can take a man out of Chicago, but you can‟t take Chicago out of the man, and that‟s what Quims liked about himbut not tonight! She had her cooks preparing all kinds of foods for kids tomorrow, her bouncers stoking wood fires and the girlswhen she



couldn‟t keep them under control—were being both naughty and nice! She‟d had

    gangs of children roaming about, all lit up by sugary treats and the lights of the season before their parents got them to sleep. Choirs of moms questioned the morality of being there, and more than one dad had accidentally walked into the wrong bedroom at an invitation to get a special X-mas gift… for a slight shipping and handling charge!

    So far she‟d kept the lid on the whole bloody thing, but it was two in the morning and it was wearing her down. Her normal place at the end of the bar where she sat when she had the blues, right by the smoking section, was her crutch against sadness. It was where, for years, she‟d idled away the slow nights, as the insignificant corner was lit by the tiny specks of fire illuminating the darkness and patrons cigarettes. But

    tonight there was only an abandoned crutch by the fire place! “Don‟t touch that door,

    Barrack, I‟ll be right there!”

    When she peeked through the little viewing port in the door all she saw was a big patch of red and the glare from the Star of Bethlehem, nailed to the highest balcony from the Master Bedroom, shining off the Policeman‟s badge. “Oh God,” she thought, “what now?!” Prepared for a fight, she threw open the door.

    “I know when you‟ve been bad or good—so let's skip the small talk, sister! And I

    see you when you're sleepingand you don't wear any underwear anymore, do you?

    I like that! Big improvement.”

    “Chris??? Chris!!!” Eddie almost got knocked over as Mrs. Quims jumped

    Santa‟s bones. Eddie never noticed how really petite the Madame was. She leapt at Chris as if she could fly. “Whoa, Miranda! Get… get off of me, dam‟mit!” There was a chorus of the sound “Miranda” that blew through the house like a north wind. As



Chris was battling the Madame off him, Eddie realized he had never known Mrs. Quims‟

    first name; judging by the expressions on the faces of her work forces in the foyer, they hadn‟t either. He also realized he couldn‟t tell if Quims was a younger women with old features or vice versa.

    Then the nostalgia wore off the greetings. “Damn you, Chris, where‟ve you

    been for the last four decades! What happened… the wife finally learn to kiss the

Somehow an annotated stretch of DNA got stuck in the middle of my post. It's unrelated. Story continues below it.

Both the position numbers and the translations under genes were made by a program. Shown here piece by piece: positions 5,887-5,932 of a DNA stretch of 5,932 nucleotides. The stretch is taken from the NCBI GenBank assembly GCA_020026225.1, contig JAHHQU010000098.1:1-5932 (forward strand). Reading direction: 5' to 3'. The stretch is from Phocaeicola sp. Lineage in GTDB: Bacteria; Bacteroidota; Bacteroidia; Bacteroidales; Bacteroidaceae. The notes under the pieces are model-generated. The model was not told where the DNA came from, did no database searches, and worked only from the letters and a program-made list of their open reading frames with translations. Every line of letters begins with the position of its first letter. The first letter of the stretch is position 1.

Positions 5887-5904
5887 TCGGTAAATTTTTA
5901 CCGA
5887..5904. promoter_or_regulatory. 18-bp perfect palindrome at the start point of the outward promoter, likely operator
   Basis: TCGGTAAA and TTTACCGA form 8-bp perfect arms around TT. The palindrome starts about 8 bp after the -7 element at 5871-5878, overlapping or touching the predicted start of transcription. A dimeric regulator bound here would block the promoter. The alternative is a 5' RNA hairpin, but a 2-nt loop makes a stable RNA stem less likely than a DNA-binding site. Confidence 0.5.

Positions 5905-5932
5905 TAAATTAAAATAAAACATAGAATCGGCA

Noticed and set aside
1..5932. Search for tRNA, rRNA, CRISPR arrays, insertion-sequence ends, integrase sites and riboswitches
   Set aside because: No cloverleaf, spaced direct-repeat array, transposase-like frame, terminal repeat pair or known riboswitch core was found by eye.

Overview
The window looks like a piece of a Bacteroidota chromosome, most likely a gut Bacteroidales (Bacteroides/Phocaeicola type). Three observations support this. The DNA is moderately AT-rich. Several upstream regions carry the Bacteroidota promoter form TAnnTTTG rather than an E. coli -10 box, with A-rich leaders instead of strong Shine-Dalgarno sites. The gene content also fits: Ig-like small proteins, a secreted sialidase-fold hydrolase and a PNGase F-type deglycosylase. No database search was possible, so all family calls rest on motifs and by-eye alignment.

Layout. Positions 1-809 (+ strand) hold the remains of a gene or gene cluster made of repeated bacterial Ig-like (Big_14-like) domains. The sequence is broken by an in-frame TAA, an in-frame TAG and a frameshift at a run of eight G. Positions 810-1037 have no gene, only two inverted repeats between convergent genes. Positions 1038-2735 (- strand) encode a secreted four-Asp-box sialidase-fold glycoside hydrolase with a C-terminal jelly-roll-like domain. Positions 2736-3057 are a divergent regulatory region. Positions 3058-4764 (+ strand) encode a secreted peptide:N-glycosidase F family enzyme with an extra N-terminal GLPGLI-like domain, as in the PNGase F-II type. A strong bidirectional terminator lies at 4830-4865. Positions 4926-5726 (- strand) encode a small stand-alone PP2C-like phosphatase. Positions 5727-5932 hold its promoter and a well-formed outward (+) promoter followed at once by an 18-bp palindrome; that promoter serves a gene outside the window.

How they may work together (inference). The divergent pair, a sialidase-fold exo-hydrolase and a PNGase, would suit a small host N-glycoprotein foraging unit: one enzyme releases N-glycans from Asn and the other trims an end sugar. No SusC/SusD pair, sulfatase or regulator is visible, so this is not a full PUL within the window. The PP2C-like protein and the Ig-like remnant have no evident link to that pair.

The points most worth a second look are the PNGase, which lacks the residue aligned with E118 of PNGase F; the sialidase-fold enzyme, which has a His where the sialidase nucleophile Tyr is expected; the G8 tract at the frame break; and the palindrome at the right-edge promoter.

South Pole? Or did you find yourself short one „ho‟!”

    “Now Miranda…”

    “Miranda my ass, you fat red bastard, I haven‟t seen you in forty years, come to


    YOU DIDN‟T, YOU…” Quims broke down in a river of tears and it was making the cheap Santa suit‟s color run. “There, there, old girl.” Chris patted her back. “Look! I got some work to do and need someplace to „hole up.‟”

    “Nice way to put it, that‟ll make her feel better!” Eddie interjected absently,

    which kind of centered Quims. She just looked at the cop. “No. „Hole up‟ is the right

    phrase. He‟s been the charter member of the Mile High club for the seven hundred

    years I‟ve known him. The Ripe-Jolly-Old fart has left more female elves high and dry than global warming. There‟s just something about a fat man with a whip and a flying sleigh!” She let go a deep sigh. “Besides, he got a nasty deal on this Saint thing.”

    She looked at Eddie. “The Big Guy couldn‟t let it go at makin‟ him the patron saint of

    sailorswhich should explain where he got his moralsno! The Boss had to hang

    him with giving out gifts!” She turn back to Chris with a stern look. “Okay, fatso, I‟ll

    help ya, but it‟ll cost you. You promised Goodbanger you‟d be back for his childcare 28


    kids. Well, they‟re here, and a few more. You‟ll take care of them and leave the girls alone! So what‟d you need?”

    The crack about leaving the girls alone didn‟t seem to thrill him, but she had him

    right by the Christmas tree ornaments. The storm had dropped another three inches of snow in the time it took to walk inside. “Ya got me! I‟m gonna need a place to sleep,